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Sandbar Shark

Illustrator
Duane Raver, Jr.
Season
CLOSED - no harvest permitted

Sandbar sharks must be immediately released to ensure the maximum probability of survival, without removing the fish from the water.
Size Limit
CLOSED - no harvest permitted

Sandbar sharks must be immediately released to ensure the maximum probability of survival, without removing the fish from the water.
Daily Limit / Person
CLOSED - no harvest permitted

Sandbar sharks must be immediately released to ensure the maximum probability of survival, without removing the fish from the water.
Delaware Range
Atlantic Ocean, Delaware Bay and Inland Bays
Abundance in Delaware Waters
Common
General Habitat and Food Preferences
The Sandbar Shark is a bottom-dwelling, shallow coastal water species that is seldom seen at the water's surface.

They feed primarily on small fishes, eels, skates, rays, dogfish, squids, shrimps, and crabs.
General Description
Sandbar Sharks are commonly mistaken for the bull shark.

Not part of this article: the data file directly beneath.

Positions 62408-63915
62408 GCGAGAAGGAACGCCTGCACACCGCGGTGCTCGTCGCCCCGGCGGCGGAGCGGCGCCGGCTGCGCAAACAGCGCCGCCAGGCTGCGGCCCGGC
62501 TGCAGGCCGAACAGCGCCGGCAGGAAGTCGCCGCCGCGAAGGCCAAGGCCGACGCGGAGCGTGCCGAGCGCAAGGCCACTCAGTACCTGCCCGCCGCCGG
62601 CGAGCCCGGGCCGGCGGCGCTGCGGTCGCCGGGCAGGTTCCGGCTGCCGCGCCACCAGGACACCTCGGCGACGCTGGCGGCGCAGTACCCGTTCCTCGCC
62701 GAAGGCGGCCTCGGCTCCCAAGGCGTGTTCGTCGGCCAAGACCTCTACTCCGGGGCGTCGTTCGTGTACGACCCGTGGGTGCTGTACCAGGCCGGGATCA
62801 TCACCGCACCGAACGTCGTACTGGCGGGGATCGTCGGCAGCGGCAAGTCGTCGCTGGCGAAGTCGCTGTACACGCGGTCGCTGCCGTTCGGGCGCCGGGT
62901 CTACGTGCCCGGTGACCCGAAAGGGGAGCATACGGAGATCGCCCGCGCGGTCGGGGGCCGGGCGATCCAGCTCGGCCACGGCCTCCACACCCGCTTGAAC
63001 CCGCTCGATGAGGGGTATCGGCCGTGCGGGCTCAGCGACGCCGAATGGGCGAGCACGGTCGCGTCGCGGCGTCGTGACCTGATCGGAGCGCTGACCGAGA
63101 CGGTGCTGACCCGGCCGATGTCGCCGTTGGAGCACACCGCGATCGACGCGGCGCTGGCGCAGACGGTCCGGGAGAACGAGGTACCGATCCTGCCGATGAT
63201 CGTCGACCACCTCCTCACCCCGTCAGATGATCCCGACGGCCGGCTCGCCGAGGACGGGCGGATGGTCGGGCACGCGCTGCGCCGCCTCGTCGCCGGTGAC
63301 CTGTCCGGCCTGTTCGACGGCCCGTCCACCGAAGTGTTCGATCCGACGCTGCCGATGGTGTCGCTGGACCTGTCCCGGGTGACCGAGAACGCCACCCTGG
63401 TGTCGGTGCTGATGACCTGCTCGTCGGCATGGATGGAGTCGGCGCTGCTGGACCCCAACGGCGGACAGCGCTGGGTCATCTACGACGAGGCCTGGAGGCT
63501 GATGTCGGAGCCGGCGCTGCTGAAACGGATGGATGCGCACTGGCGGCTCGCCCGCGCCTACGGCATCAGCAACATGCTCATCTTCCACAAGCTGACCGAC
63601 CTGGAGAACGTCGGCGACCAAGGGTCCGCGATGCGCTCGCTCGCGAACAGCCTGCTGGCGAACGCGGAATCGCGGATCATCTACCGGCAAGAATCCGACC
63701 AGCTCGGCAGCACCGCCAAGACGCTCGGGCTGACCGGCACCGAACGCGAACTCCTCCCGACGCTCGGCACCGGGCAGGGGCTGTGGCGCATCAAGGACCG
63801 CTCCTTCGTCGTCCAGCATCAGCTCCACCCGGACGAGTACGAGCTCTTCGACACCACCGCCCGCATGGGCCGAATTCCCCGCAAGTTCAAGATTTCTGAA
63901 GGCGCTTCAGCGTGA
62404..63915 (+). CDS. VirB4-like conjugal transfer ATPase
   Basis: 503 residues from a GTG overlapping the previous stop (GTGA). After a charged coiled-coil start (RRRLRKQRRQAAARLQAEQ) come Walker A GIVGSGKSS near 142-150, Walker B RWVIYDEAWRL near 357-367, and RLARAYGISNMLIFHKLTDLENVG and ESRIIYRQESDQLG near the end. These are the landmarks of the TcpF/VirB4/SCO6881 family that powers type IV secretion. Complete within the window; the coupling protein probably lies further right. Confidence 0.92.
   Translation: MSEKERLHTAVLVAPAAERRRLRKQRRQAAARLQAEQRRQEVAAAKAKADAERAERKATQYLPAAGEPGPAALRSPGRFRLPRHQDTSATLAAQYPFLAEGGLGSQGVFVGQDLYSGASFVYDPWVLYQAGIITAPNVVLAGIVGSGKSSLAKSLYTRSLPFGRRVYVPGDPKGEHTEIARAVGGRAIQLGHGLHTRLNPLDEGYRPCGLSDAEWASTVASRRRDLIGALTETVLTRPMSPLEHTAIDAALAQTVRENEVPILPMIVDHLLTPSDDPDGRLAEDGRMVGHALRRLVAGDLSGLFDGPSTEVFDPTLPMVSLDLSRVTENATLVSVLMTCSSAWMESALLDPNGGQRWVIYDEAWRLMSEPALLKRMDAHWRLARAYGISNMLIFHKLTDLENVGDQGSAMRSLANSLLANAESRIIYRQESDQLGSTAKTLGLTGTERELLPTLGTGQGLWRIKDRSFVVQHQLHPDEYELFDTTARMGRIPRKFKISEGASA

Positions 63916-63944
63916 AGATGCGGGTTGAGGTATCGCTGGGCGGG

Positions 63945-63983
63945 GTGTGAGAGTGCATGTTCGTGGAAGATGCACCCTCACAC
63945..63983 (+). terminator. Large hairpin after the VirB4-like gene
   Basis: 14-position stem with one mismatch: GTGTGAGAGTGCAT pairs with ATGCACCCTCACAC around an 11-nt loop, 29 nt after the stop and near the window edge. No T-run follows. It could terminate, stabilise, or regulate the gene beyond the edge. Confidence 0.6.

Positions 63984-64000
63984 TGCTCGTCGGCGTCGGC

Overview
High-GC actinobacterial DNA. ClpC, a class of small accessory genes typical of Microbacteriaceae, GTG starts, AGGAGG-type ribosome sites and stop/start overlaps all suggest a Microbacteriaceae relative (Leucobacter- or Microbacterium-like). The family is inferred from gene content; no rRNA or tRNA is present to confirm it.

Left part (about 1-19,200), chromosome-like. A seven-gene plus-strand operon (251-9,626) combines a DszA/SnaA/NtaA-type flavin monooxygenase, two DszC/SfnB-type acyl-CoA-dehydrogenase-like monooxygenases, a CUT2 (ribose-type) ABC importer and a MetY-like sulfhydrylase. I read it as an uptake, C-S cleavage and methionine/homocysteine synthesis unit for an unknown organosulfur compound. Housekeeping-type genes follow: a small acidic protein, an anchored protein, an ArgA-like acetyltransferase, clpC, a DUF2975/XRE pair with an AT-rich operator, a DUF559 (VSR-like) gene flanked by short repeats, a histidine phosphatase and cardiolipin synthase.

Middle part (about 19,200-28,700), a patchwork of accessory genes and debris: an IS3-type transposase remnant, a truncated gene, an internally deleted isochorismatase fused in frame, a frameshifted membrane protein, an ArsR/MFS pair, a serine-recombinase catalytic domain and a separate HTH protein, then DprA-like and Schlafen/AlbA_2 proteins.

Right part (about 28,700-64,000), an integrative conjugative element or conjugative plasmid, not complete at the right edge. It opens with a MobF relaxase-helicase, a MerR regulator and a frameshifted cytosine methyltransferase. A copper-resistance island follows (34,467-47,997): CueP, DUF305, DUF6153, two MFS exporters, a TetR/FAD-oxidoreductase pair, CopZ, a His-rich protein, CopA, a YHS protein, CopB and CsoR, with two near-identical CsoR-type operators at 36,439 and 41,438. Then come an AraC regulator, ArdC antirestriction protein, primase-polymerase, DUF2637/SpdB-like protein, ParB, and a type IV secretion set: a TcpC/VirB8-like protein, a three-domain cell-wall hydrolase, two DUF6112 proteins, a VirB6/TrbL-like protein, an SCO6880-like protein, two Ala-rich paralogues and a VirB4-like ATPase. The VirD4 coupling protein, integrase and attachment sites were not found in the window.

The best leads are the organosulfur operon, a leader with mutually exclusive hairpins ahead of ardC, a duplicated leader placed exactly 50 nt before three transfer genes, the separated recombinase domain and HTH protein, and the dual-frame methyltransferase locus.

The upper side is bluish to brownish gray with the underside a lighter shade of the same color to white.

The first pectoral fins are large and broad. The dorsal fins are differently shaped.

They have a defined interdorsal ridge (ridge of skin going down the back between the two dorsal fins).

The upper teeth are broadly triangular and serrated. The lower teeth are narrower and more finely serrated.
Did You Know?
Sandbar Sharks are the most common shark species swimming along the US Atlantic coast.

Sandbar Sharks are rarely associated with attacks on humans.
Common Fishing Lures and Baits
It is unlawful to release a Sandbar Shark in a manner that will not ensure the shark's maximum probability of survival (e.g., no gaffs, no clubbing, careful hook removal, etc.).

It is unlawful for any hook and line fisherman to remove a Sandbar Shark from the water.
Typical Sizes Caught
In general, Sandbar Sharks average 3 to 6 feet in length but reach lengths of 7.5 feet with a maximum weight of almost 260 pounds.
Citation Minimum Lengths/Weights
Sandbar Sharks are a protected species and not currently eligible for a Delaware Sport Fishing Tournament or Live Release award.
Delaware State Record
Sandbar Sharks are a protected species and are not currently eligible for any Delaware record.